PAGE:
Nicaragua - Rise to power

For years a well-placed member of the corporate elite of Nicaragua, Bolaños became an outspoken critic of the Marxist, anti-private enterprise policies instituted by the Sandinista governments of the 1980s. He was also an outspoken critic of the Sandinista's poor human rights record and was a well-known defender of civil liberties, stances which led to two imprisonments by the regime during the 1980s. He also lost much of his private wealth and property to the land and wealth reforms instituted during this period.

In October 1995, Bolaños was named political manager of the center-right Liberal Alliance Party, headed by then-president Violetta Chamorro's vice president, and son-in-law, Antonio Lacayo. As the elections of 1996 approached, however, Lacayo was replaced by the politically ambitious mayor of Managua, Arnoldo Alemán as head of the Liberal Alliance Party. When Alemán won the presidency in 1996, over Sandinista leader Daniel Ortega, Bolaños was chosen to serve as vice president in the new administration.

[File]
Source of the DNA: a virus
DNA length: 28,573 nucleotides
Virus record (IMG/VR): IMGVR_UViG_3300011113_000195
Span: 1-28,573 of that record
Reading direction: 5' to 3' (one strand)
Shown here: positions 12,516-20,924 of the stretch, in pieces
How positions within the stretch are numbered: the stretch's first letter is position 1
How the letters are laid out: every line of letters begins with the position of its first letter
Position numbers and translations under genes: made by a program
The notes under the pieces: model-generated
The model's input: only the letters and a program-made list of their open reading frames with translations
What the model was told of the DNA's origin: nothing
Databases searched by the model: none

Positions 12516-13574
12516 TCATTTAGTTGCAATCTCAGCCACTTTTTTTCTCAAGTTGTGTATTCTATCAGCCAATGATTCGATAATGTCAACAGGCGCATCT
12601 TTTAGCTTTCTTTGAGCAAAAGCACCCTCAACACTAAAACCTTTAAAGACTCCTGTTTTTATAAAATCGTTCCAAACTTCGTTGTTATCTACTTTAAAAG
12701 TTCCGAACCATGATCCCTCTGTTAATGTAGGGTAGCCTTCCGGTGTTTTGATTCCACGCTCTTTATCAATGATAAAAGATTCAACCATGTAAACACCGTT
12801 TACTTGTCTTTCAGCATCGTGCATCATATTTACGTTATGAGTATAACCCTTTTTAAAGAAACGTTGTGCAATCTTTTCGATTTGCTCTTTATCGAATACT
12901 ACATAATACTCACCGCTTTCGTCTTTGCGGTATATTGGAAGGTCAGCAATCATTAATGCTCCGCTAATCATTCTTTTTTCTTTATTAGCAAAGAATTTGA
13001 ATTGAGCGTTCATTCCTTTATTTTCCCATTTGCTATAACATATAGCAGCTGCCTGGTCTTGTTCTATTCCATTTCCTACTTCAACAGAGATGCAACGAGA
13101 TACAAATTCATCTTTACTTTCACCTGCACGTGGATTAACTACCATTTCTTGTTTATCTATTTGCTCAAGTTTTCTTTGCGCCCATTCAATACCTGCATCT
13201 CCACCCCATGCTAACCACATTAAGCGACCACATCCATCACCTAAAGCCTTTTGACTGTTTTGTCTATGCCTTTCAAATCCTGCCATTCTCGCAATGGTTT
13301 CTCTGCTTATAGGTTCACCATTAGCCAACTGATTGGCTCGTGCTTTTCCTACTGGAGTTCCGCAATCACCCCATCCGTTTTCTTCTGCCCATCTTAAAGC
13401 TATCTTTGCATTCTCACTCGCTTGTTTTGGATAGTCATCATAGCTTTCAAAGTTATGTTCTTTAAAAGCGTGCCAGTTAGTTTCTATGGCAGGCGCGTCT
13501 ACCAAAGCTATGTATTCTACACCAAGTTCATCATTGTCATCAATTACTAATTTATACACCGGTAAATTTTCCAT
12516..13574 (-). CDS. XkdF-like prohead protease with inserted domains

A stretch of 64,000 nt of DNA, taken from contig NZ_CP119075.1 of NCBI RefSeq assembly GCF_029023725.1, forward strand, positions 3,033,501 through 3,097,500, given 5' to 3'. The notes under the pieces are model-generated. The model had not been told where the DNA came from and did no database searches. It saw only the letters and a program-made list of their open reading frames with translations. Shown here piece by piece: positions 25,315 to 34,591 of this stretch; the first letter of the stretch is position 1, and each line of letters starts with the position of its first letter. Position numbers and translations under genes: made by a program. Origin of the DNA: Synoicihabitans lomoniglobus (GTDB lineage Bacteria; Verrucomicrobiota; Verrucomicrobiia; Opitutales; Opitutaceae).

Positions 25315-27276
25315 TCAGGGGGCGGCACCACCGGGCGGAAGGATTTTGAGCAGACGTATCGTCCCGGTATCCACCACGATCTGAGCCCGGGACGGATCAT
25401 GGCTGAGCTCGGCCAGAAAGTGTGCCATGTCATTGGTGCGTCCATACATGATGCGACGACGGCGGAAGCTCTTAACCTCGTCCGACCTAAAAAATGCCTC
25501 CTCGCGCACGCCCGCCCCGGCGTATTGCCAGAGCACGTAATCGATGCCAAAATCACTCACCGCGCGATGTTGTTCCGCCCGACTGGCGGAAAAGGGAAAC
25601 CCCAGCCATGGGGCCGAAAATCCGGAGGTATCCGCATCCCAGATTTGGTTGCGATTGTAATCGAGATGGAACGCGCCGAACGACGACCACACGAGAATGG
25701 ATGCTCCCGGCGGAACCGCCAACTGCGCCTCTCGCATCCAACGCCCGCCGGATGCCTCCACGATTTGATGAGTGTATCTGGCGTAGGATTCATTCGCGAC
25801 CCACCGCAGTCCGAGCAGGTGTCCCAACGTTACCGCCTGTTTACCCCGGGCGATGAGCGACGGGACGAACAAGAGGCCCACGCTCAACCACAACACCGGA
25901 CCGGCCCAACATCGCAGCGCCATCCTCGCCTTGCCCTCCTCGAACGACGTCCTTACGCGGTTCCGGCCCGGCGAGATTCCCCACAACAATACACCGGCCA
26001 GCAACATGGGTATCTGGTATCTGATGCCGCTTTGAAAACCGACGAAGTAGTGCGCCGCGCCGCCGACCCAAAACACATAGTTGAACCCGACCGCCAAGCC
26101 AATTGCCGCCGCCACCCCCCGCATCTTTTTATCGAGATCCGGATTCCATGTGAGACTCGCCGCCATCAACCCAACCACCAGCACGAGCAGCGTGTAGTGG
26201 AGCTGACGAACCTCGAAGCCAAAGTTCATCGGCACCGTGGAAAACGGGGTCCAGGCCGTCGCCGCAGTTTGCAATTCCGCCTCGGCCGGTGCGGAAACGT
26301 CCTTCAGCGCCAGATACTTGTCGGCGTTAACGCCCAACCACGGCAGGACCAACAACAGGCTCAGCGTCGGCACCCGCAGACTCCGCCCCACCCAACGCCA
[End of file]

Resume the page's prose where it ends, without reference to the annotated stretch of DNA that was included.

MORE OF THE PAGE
The Alemán administration faced a difficult political situation since the National Assembly was led by a coalition of Sandinistas and the Christian Democrats, along with small, left-leaning parties, and so was stifled in many of its objectives. Alemán was also continually accused of corruption (his personal wealth had increased 900% during the seven years he served as mayor of Managua). In 2000, it was revealed that Alemán had entered into a secret pact with his political opponents in the National Assembly to stack the Supreme Court with cronies and to create laws granting Alemán and Ortega immunity from prosecution. Bolaños, who had been charged with heading an anti-corruption task force as part of his duties as vice president, resigned from his post and announced his intention to stand for the presidency in 2001.

The 2001 presidential race was tightly fought. From a large field of contenders, three men emerged as the front-runners by the spring of 2001: Ortega, the long-serving head of the Sandinistas, Bolaños, head of the newly-created Constitutional Liberal Party (PLC), and Noel Viduarre, of the Conservative Party. Fearing Bolaños and Viduarre might split the anti-Sandinista vote and thus provide Ortega with a victory, the United States pressured Vidaurre to resign from the race, leaving just Bolaños and Ortega. The election was held on 4 November 2001. Voter turnout was high, with estimates ranging from 75 to 90 percent of the electorate participating. Bolaños won with 56 percent of the vote to Ortega's 42 percent. He was sworn into office on 10 January 2002.

User Contributions:

Comment about this article, ask questions, or add new information about this topic: